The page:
There is evidence to support that claim, too. Oldest sons are often still given preferential treatment — more food, better treatment, etc — since they are expected to live with the parents after they’re married, care for the parents in their old age, and visit their graves annually after they die. But in the past decade or so, as women become less and less shackled to their husband’s family and have greater power in the workforce, daughters are beginning to be seen as an invaluable source of emotional companionship for parents. A lot of Korean culture is historically based on responsibility — to one’s parents, to one’s children, to one’s spouse, etc. Actually, the word used to refer to one’s spouse (they often don’t use given names), yeobo, originates, I believe, from a phrase meaning roughly, “Look here!” It’s about duty, moreso than in many Western cultures, where love/emotions are often seen as the driving reason for behaving in a certain way. The shift from being a society where survival is not guaranteed, towards being an industrialized society, has lessened the consequences for neglecting your duty — and has thus increased the value of emotions in human relationships. Daughters are seen as the emotional leaders/organizers of their families’ lives, and that is beginning to become a valued trait.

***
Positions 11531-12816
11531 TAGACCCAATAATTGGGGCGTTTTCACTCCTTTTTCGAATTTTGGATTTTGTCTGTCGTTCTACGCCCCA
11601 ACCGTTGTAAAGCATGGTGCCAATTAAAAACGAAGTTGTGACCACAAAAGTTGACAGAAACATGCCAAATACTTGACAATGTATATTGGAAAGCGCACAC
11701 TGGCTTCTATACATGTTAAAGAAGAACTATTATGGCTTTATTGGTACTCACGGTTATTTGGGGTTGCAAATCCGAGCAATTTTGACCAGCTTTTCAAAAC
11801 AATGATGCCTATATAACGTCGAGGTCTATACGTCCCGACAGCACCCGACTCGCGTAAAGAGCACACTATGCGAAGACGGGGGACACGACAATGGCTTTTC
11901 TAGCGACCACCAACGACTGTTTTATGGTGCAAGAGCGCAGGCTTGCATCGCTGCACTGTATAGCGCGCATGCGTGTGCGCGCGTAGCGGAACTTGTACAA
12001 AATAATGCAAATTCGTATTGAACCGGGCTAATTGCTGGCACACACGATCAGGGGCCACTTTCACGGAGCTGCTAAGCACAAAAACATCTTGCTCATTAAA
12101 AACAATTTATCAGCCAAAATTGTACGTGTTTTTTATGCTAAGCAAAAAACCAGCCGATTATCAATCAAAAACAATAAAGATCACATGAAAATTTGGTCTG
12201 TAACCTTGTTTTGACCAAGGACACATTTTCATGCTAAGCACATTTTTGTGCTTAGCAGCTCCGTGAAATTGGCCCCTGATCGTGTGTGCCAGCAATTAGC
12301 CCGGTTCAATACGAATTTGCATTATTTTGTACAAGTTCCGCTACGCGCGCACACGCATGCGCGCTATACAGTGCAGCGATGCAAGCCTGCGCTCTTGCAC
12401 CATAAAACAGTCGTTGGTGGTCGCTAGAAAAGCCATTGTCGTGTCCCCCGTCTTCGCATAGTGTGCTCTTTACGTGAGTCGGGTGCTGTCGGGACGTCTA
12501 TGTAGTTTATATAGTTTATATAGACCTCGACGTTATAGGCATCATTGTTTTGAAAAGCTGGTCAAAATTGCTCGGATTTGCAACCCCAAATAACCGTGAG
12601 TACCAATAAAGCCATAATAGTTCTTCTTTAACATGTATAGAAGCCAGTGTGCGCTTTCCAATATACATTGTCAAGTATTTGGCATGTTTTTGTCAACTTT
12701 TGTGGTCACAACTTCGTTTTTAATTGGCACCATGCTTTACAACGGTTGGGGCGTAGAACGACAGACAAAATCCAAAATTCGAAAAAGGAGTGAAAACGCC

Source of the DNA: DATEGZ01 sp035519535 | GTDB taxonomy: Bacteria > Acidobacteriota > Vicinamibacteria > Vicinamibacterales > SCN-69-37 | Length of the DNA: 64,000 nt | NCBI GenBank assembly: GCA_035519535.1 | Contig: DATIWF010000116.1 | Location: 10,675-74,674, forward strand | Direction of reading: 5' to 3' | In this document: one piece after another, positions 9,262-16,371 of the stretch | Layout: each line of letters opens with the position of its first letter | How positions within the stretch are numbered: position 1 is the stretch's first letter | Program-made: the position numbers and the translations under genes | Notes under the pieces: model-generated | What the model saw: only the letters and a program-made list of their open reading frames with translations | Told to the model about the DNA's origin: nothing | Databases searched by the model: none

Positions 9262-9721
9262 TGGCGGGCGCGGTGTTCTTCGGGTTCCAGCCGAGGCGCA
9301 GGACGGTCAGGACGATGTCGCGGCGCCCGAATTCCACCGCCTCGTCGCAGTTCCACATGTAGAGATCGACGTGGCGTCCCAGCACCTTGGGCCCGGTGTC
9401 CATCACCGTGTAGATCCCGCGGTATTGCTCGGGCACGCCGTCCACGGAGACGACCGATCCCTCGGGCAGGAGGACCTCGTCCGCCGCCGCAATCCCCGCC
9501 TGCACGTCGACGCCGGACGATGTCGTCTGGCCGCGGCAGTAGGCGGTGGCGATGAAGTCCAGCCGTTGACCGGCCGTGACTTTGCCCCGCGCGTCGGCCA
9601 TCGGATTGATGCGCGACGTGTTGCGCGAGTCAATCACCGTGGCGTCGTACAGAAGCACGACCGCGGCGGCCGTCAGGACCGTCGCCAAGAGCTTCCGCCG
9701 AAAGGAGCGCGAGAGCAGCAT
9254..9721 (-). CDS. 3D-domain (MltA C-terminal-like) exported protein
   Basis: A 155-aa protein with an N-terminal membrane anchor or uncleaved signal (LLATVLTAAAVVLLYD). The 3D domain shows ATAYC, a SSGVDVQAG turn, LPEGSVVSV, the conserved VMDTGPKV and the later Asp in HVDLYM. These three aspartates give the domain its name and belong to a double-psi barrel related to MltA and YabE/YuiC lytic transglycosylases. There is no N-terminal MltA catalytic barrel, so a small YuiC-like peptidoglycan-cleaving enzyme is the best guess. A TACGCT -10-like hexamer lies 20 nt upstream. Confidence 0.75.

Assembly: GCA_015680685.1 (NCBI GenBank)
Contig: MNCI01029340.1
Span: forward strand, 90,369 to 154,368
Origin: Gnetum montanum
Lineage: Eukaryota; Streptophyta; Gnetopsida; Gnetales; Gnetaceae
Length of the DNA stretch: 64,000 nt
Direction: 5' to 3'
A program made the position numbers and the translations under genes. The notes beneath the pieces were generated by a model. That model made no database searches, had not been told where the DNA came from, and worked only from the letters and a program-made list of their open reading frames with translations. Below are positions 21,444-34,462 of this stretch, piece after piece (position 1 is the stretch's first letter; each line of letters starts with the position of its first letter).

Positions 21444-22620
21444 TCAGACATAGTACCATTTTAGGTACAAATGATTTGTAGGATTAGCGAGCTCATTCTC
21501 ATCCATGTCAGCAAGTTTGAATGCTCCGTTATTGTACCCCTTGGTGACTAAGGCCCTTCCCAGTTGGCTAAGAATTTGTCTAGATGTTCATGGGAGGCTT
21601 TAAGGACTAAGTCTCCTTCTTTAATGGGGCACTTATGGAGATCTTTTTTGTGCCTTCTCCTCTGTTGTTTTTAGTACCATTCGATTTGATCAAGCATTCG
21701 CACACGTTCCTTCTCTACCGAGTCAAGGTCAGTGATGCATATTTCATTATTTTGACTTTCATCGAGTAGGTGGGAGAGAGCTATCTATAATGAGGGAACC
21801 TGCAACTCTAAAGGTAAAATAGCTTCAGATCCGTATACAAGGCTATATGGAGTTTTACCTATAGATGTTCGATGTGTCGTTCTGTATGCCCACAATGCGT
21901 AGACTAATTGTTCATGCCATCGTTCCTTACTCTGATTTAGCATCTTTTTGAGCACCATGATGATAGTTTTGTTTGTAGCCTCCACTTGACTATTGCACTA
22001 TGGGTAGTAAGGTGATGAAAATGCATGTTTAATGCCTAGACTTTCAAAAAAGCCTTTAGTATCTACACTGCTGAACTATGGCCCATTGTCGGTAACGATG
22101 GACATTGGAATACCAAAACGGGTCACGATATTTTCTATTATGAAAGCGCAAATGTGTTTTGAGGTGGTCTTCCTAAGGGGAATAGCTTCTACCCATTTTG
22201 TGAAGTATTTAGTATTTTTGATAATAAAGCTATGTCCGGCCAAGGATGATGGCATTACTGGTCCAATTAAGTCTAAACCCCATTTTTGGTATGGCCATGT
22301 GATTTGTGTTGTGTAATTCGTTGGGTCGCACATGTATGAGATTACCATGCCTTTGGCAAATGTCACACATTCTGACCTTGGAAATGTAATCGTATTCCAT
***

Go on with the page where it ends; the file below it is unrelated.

Of course I’m grossly oversimplifying, and it’s not like Korean people are devoid of emotion by any means. But in generalities, that’s kind of a rough idea.
    This NY Times article touches on the surface of the subject: http://www.nytimes.com/2007/12/23/world/asia/23skorea.html?em&ex=1198558800&en=a7bd18a5d02237cd&ei=5087
    I know that one of my bosses, who is big on respect and family responsibility and duty yada yada yada, has one daughter and has no desire for a second child. He doesn’t see anything negative about only having a daughter to carry on his bloodline, care for him, whatever. He’s about 35, so I think he’s right on the line of an important generational shift.

  7. Here is an interesting piece from one of my favorite people ever; it’s about the responsibilities of the oldest son but it touches on the suckiness for his wife. http://askakorean.blogspot.com/2008/03/oh-pain-of-being-older.html